Wed, Feb 26, 3:54pm by Mia Chapman
An Adelaide jeweller has been accused of preying on the vulnerable by offering to buy valuables, including gold teeth, at gambling venues where punters play the pokies.
The Standard reports that Hallmark Jewellers released an advertisement for its events, including one at a hotel and pokie venue, where it sought to buy “on the spot” gold jewellery, watches, gold nuggets, gold coins and even gold teeth.
South Australian Opposition Leader Peter Malinauskas described the practice as “reprehensible” and “predatory behaviour” seeking to take advantage of those already in a vulnerable situation, which must be outlawed.
But Hallmark director Arther Perelman has hit back at the claims, saying items are only purchased by cheque and never cash.
“The Labor Party didn’t do their homework… we are a legitimate business,” Mr Perelman said.
“We do not loan, we do not lend, we do not pawn, we do not trade, we buy and we do not pay cash.”
Hallmark held one event in January at the Village Tavern at suburban Golden Grove, which was investigated by liquor and gambling authorities.
Attorney-General Vickie Chapman said the investigation into the tavern event found it was held in a private room and not near the gaming area.
“The Village tavern does not appear to be in breach of its obligations under the codes of practice,” Ms Chapman said in response to opposition concerns.
The tavern declined to comment.
Mr Perelman was adamant his company had a clean slate and operated under a duty of care to staff and customers by not carrying large amounts of cash into venues.
“We are not guilty of anything.
“We have been doing this for 30 years and nobody said a word. It’s disappointing the Labor Party got it so wrong,” he said.
He said his company did not single out poker machine venues and conducted similar events wherever they could find space, including town halls and other community centres.
However, Mr Perelman conceded a line in Hallmark’s advertising, which offered “cash for gold jewellery”, was misleading.
Hallmark is intending to run similar events this week but details were taken down from its Facebook page following negative comments.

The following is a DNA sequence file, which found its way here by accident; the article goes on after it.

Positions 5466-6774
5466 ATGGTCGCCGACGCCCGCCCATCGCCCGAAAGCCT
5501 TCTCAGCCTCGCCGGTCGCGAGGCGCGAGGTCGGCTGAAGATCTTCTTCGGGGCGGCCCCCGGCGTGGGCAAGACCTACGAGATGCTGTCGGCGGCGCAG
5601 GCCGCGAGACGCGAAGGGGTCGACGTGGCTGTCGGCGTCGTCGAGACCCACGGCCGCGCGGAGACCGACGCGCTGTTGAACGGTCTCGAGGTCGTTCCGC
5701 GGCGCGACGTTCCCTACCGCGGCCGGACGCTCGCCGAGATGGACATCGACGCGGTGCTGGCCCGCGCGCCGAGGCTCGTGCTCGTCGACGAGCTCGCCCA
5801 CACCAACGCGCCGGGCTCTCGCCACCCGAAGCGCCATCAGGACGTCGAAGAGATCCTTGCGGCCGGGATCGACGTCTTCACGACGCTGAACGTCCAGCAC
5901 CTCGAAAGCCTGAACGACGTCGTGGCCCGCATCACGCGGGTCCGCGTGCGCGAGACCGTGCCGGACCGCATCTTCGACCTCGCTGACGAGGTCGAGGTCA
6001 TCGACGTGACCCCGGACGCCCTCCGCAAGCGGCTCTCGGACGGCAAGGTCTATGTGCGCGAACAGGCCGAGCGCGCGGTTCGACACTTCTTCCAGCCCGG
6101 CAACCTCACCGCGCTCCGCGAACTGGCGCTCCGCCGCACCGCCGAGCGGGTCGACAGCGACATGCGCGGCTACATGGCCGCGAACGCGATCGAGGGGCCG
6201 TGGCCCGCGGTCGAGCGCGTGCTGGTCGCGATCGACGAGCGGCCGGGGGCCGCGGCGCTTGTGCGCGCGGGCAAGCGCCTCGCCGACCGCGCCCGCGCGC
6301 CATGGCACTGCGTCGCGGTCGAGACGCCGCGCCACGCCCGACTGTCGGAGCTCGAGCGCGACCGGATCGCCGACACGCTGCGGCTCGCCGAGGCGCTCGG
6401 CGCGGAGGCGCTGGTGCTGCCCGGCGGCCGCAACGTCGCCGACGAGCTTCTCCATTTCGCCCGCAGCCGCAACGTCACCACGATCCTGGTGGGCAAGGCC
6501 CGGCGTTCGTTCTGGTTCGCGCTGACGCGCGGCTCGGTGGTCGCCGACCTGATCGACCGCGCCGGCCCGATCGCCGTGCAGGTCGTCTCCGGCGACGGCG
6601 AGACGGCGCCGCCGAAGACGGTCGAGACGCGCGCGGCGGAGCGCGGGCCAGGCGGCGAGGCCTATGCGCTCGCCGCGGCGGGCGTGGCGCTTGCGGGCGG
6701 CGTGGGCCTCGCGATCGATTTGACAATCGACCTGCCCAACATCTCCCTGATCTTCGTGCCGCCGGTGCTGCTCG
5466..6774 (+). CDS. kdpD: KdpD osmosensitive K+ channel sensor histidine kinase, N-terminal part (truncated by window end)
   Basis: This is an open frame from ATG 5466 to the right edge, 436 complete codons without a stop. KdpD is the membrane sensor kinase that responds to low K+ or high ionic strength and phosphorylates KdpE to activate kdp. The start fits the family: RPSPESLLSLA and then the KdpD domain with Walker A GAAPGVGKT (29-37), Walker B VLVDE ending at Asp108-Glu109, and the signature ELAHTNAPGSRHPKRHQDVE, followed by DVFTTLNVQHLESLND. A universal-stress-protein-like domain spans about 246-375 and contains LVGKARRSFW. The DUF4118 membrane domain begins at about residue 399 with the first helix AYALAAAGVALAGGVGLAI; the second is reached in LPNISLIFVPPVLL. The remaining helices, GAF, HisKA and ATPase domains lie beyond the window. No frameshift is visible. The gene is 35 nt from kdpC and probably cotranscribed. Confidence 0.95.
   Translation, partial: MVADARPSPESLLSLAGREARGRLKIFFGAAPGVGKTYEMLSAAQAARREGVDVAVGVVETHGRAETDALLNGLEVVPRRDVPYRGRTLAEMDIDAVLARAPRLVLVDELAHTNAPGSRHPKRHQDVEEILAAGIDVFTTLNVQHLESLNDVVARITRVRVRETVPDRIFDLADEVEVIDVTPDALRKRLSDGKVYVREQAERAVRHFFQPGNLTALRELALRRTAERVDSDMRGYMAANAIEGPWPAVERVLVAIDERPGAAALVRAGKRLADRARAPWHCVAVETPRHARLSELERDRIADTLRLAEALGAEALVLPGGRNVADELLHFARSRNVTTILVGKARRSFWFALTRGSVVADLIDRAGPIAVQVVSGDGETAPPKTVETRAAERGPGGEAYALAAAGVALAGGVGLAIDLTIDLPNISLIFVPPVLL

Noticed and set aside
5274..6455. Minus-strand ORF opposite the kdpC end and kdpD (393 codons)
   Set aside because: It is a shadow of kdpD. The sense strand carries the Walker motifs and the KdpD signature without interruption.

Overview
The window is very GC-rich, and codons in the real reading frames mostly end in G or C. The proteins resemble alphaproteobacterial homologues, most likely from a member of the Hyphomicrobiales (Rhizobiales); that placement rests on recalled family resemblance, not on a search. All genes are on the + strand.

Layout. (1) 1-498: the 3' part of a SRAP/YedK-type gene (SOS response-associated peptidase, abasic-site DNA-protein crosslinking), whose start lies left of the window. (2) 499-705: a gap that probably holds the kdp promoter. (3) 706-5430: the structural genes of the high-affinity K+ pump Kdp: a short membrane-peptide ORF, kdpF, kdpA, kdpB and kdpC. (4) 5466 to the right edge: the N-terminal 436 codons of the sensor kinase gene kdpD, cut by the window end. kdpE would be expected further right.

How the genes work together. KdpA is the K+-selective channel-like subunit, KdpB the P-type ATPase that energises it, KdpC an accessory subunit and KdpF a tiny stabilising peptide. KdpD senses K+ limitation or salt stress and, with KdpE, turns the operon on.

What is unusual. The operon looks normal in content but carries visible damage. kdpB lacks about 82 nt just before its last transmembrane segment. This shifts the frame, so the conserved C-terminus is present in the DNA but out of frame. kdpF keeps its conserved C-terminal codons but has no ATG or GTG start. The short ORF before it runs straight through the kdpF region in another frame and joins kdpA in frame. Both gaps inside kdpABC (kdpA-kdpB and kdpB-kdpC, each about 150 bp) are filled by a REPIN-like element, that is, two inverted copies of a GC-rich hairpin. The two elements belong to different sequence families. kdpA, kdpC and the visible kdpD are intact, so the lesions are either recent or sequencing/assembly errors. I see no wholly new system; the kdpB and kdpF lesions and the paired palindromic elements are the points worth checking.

Mr Malinauskas said the opposition had drafted legislation to ban the sale of second-hand goods at licensed gaming venues.
It will introduce the private member’s bill, which includes fines of up to $35,000 for venues, to parliament next week.
— Samy Angel (@SamyAngel4o) February 24, 2020
Market research company Roy Morgan has published its Gambling Currency Report, revealing data that gambling on poker machines is declining.
The results of the report are based on a single source survey conducted by Roy Morgan after thorough face-to-face interviews with more than 1,000 Australian residents on a weekly basis in their homes.
Casino Guardian reported in January that according to the latest data by the market research company’s report, the Northern Territory remains the part of Australia that has the highest betting and poker machine participation rates among all Australian states and territories.
The highest scratchcard and lotteries participation rate has been reported in Western Australia.
As revealed in the Gambling Currency Report, the NT had the highest proportion of gamblers who preferred pokies.
A total of 23.6 per cent of the NT adult residents have wagered at a gambling machine in an average three-month period.
The states of Queensland and New South Wales followed with 14.9 per cent and 14.2 per cent participation rates respectively.
The poker machine participation rate in Tasmania was 13.5 per cent, 12.4 per cent in South Australia, 10.6 per cent in Victoria with just five per cent in WA.
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